September 27, 2006
Nancy M. Morris, Secretary
Securities and Exchange Commission
100 F Street, NE
Washington, DC 20549-0609
RE : Amendments to REG SHO Release No.: 34-54154, File No.: S7-12-06
September 27, 2006
I am disappointed that you have allowed the securities industry comment letters to be posted after the comment period has ended. It was clearly stated that all comment letters were to be received by September 19, 2006.
By allowing the letters submitted by security industry participants to be publicly posted even though the SEC received these letters well after the September 19 deadline, the SEC is again giving these parties special treatment.
So I fully expect this letter to be posted as well.
REG SHO is a failure
Data from a Freedom of Information Act (FOIA) request for the total number of failed deliveries on the NYSE shows that on Reg SHOs commencement date, January 03, 2005, there were 65 million shares of failed deliveries in NYSE issues, with a total of 552 total issues on the Reg SHO threshold list.
On the last date for which data was provided, May 31, 2006, there were 65 million shares of failed deliveries in NYSE issues, and there were 590 total issues on the Reg SHO threshold list.
During the period that Reg SHO was in effect, the number of issues hit a high of 929 total issues on the Reg SHO threshold list (on June 22, 2005), with a peak of 172 million failed trades (January 31, 2006), and lower peaks of 134 million shares of failed deliveries (November 16, 2005), and 91 million shares (May 4, 2005). Simply put, Reg SHO has had no appreciable result in limiting either the number of failed deliveries, nor the number of issues affected, judging by the NYSE data - in fact, the number of issues has increased, while the sheer number of delivery failures has fluctuated both lower and dramatically higher, ending at the same number as when the rule went into effect.
The data clearly shows that REG SHO has had no effect on improving delivery failures in NYSE issues, nor the number of total issues on the threshold list.
This data suggests that Reg SHO has failed in its essential purpose. The DTCC and SECs lopsided representations resulting from careful data mining and filtering aside, the delivery failure problem at the end of the provided data period is as bad as on Reg SHOs start date, and the number of total issues has grown.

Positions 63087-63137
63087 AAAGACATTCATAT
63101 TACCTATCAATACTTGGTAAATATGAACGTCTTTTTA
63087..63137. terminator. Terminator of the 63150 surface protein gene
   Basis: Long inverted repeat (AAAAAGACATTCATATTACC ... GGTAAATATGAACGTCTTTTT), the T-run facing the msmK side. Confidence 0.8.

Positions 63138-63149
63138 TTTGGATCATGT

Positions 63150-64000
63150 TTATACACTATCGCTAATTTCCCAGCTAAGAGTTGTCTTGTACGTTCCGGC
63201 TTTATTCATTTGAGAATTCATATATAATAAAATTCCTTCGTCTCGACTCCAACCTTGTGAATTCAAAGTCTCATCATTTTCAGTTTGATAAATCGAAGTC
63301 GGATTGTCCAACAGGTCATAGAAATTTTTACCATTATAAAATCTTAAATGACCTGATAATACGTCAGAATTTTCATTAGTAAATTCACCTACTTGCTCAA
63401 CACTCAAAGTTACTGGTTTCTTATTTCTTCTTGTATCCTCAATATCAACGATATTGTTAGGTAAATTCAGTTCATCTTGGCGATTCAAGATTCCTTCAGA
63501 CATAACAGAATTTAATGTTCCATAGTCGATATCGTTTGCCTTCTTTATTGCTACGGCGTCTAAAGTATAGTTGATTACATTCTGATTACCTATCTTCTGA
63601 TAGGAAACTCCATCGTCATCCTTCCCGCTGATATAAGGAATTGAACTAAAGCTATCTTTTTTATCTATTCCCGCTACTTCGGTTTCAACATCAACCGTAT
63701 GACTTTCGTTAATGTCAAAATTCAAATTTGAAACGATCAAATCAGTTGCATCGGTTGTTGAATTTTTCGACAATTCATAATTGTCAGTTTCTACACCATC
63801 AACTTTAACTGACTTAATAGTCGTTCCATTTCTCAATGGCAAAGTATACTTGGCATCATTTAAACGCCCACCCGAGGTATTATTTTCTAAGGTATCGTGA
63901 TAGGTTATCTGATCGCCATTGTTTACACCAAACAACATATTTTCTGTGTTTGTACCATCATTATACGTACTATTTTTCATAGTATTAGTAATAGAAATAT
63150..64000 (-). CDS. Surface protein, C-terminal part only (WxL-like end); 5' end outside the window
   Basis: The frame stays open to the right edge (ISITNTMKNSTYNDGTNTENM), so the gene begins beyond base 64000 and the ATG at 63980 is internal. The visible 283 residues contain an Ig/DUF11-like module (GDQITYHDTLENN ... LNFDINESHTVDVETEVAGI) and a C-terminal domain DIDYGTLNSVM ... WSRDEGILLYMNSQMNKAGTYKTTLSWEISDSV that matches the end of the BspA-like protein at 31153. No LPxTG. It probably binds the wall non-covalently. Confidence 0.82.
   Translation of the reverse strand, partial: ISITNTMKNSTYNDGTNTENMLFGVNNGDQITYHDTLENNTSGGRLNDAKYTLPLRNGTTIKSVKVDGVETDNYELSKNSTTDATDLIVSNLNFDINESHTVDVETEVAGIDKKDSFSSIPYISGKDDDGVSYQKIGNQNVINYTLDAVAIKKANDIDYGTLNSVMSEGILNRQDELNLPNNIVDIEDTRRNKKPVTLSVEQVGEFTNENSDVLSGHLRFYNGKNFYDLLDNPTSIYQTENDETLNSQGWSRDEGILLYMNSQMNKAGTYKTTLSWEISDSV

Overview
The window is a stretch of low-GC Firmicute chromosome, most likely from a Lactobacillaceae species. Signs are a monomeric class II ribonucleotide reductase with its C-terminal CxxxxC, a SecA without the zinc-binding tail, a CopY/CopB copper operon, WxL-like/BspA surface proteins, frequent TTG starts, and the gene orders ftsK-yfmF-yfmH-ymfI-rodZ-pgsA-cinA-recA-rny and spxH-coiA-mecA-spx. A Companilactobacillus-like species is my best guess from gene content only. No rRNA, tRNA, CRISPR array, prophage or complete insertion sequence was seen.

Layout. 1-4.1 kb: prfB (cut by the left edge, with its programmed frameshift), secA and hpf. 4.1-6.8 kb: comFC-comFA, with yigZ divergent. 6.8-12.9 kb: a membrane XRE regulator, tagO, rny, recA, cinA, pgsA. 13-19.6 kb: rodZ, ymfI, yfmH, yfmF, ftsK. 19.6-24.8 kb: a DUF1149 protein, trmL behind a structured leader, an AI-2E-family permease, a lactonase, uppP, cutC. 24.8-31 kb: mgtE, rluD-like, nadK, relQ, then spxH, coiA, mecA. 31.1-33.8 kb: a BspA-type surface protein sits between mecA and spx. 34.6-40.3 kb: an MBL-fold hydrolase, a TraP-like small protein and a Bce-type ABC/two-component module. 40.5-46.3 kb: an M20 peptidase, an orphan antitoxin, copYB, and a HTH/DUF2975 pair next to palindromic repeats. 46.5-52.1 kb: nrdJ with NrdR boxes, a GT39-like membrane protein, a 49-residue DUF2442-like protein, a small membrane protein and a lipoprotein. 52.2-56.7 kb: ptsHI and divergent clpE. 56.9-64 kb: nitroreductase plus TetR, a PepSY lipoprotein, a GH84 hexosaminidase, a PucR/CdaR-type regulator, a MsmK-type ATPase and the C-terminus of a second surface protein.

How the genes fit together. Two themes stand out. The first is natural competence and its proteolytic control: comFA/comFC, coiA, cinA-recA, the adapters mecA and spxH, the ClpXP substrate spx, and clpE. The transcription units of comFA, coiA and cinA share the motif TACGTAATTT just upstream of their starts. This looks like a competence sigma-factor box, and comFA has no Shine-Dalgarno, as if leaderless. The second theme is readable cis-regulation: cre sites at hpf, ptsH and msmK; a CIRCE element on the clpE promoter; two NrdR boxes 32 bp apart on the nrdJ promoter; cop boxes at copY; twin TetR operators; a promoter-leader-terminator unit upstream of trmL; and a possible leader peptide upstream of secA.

The SECs proposals represent fine-tuning of this largely ineffective rule, in an effort to introduce improvement in its efficacy – yet analysis of the last round of rule making reveals a marked inability to craft reforms that will protect investors, or limit participant misconduct.
Options Market Maker Exception:
The SEC must stop allowing one subset of investors/participants to profit at the expense of others. Example: Derivatives (options) market makers lay off their hedging expense and risk exposure on the equities markets by failing to deliver equity securities in put option hedging scenarios. This benefits the derivatives market and its participants, at the expense of equity investors and issuers. Derivatives market liquidity cannot be supplied via delivery failures (and resultant investor harm) in the equities market. This abuse of one class of investors for the benefit of derivatives market participants must end. Nowhere is the SEC empowered to favor one business or markets interests at the expense of the investing public.
It is the job of market makers to math buyers and sellers, not to lay off hedge and trade expenses onto unsuspecting investors.
The comment letter by the options market makers is a beg for the continuation of making equity investors pay for the expenses incurred in a different security in a different market. How crazy is that? The SEC has no authority to allow this as it harms equity investors. The exemptive authority of the SEC is limited :
to the extent that such exemption is necessary or appropriate in the public interest, and is consistent with the protection of investors
Allowing option market makers to hedge their option securities via delivery failures in equity securities harms equity investors.
And why is it that in foreign markets, this is all done differently and derivative and equity markets work just fine? One would think from the industry comment letters that there is no other way. But there are other ways and foreign markets prove this.
Selling more securities than are issued by issuers:
How is it possible for there to be more securities in investor accounts, even factoring out all securities purchased within 3 days awaiting delivery, than there are securities issued by the issuer? Does this open up broker-dealers, who are issuing these extra securities to liabilities?
What happens for instance, if a buyers in aggregate buy up more of these "securities" than the issuer has issued and then buy out the company at a premium or demand dividends? This is a systemic risk I think the broker-dealers and the SEC hasn't contemplated. If the SEC and broker-dealers woke up to this risk, the current practice of selling more securities than are issued by issuers would stop.
1934 and 1933 Security Acts
It's time for the SEC to finally enforce the 1933 and 1934 Security Acts. It's either the industry does it, or it'll be done for them. But the status quo is not an option.
Quoted from Harvey L. Pitt, former SEC Chairman :
"The securities industry and clearing agencies don't seem to recognize that it's only a matter of time before these problems catch up with them and kill off the goose that is, at present, laying very golden eggs. The securities industry needs to seize control and propose effective remedies to increase transparency in stock lending and borrowing."
"Securities and clearing firms need to act quickly. Or else they, to paraphrase Will Rogers, will have to be content to live with even more government than they're already paying for. "
I think the former chairman was understating the negative effects quite a bit.